What is FTTP?

Fibre to the Premises is the best connection the NBN has to offer. Compare 400+ plans and find out what you can expect.

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If you're lucky enough to have Fibre to the Premises (FTTP, sometimes also called Fibre to the Home), then you've won the NBN lottery. You can expect high speeds, a good connection and access to any NBN plan you want.

What is FTTP?

FTTP connections run high-speed fibre optic cables from the wider network of the NBN all the way to your house, where a modem completes the connection. FTTP is the fastest and most reliable NBN connection, so if you have access to it, you can take advantage of any of the plans in the next section.

Compare FTTP NBN plans below

Enter your address in the tracker below, and we'll match plans available for your NBN connection type.

What speeds can I get on FTTP?

FTTP connections are capable of reaching the highest speeds that the NBN has to offer, all the way up to NBN 1000. In theory, fibre optic cables can reach even higher speeds, but commercial and technical limitations mean that 1000Mbps (which is 1Gbps) is the fastest plan available in Australia.

As with any fixed-line Internet, your connection might slow down during busy periods, especially between 7pm and 11pm.

What's involved in the NBN FTTP installation?

Fortunately, you don't need to do much of anything, since the installation is handled by an NBN technician. You or someone else may need to be home to give them access as they install the following:

NBN utility box

NBN utility box

(installed outside)

NBN connection box

NBN connection box

(can be installed either inside or outside)

NBN backup battery

NBN backup battery

(installed inside)

The only thing you need to do is hook up a modem, which is purchased separately or from your Internet provider. Plug the modem into one of the NBN connection box's yellow UNI-D ports with the included Ethernet cable. You can see this in the above image of the NBN connection box, where the Ethernet cable has been plugged into the UNI-D 2 port.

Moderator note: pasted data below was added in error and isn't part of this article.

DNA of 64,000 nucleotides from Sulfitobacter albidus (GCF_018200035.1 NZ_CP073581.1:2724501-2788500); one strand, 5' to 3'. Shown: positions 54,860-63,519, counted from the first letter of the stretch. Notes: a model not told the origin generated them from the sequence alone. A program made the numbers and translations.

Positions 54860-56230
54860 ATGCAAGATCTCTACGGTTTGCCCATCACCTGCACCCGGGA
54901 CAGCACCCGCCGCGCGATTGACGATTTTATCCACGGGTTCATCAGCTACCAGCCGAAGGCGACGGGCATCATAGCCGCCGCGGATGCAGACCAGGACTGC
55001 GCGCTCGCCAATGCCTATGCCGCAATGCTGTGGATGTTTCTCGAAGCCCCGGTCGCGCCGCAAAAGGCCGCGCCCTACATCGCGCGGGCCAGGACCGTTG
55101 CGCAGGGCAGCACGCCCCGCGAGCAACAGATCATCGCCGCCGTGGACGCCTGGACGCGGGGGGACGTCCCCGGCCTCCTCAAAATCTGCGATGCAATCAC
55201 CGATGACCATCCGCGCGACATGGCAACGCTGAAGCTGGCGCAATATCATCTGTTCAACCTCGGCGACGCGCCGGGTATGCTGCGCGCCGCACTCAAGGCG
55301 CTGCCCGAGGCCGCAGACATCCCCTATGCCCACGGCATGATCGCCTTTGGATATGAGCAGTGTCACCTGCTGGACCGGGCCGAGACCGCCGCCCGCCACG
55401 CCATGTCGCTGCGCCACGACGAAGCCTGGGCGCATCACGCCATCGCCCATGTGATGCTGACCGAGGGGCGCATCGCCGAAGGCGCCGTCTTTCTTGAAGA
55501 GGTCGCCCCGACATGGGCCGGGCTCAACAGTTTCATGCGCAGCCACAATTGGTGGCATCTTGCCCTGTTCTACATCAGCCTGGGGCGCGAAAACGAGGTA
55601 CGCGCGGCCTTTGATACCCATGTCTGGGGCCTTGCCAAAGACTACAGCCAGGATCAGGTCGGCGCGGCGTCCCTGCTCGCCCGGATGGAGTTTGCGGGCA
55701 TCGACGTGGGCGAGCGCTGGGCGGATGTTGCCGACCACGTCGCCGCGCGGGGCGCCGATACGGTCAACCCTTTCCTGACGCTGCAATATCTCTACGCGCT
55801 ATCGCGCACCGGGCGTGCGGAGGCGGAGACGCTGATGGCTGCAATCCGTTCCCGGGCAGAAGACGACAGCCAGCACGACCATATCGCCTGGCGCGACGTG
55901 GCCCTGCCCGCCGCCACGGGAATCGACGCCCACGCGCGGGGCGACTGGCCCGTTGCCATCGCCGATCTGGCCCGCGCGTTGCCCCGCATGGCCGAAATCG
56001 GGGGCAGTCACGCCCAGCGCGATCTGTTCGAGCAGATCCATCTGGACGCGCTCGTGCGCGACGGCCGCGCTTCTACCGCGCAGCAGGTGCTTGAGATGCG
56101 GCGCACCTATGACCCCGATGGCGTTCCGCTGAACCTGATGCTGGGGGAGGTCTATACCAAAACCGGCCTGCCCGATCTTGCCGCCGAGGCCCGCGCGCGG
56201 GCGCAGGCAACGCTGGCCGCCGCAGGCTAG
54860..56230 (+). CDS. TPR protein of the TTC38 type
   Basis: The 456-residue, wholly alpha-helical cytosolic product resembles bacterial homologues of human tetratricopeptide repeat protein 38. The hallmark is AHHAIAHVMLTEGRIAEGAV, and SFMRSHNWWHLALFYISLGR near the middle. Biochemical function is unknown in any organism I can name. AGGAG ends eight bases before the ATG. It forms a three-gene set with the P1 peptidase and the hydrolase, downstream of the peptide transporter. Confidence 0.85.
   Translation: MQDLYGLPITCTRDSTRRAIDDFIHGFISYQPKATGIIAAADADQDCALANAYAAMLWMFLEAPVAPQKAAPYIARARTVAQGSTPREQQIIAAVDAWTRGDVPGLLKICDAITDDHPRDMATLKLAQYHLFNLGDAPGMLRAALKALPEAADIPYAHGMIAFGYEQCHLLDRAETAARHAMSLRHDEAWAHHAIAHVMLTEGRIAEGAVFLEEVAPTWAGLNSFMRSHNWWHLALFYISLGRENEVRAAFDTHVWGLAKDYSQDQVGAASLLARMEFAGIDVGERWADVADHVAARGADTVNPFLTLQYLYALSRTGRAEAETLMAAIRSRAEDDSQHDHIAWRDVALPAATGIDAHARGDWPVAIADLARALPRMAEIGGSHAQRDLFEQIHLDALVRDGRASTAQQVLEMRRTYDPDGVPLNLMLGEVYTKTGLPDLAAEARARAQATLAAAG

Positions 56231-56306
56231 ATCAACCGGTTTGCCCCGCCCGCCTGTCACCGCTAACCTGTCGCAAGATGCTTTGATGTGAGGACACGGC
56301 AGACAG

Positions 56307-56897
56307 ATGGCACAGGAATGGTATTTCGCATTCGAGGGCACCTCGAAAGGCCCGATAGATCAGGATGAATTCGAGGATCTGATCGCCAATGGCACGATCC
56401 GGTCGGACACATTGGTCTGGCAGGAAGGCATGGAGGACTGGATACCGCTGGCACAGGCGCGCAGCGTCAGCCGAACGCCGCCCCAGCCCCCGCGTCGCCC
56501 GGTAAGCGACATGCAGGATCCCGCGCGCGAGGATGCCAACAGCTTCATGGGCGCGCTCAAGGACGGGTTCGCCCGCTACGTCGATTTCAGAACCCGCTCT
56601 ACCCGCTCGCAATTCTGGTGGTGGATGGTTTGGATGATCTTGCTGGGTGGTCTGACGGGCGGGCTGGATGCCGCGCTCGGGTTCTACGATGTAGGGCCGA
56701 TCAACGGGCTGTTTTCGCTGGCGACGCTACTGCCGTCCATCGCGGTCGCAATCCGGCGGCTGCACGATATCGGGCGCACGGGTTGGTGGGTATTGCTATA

You can find out more about the NBN battery here.

Can I get Fibre to the Premises?

The technology used to connect a property to the NBN is determined by NBN Co and isn't a choice. This means that if Fibre to the Premises hasn't been chosen for your property, then you won't have an FTTP connection.

There are no specific NBN FTTP suburbs or neighbourhoods – you have to check each address individually. You can check whether your address is capable of having an FTTP connection by popping your details into our NBN tracker.

How to get Fibre to the Premises

If you're desperate for FTTP and are willing to pay for the privilege, the NBN Technology Choice program can give you a chance to upgrade. It's not available to everyone, and you must submit an application to NBN Co for a free quote on eligibility and upgrade costs.

However, expect to pay dearly for the upgrade. Costs depend on your property and existing connection type, ranging from about $2,000-$10,000 for FTTC connections and up to over $50,000 for some HFC and FTTN connections. The whole process can take in excess of six months, so don't expect a quick upgrade either.

What's the cost of FTTP?

An FTTP plan will cost you exactly the same as any other NBN plan since fixed-line plan costs don't change based on your connection type (only satellite and fixed wireless NBN plans cost more). Here's what goes into it:

  • Installation. Assuming your address is slated for FTTP to begin with, this is free. Technicians from the NBN and your provider will do whatever installation work is required at no cost.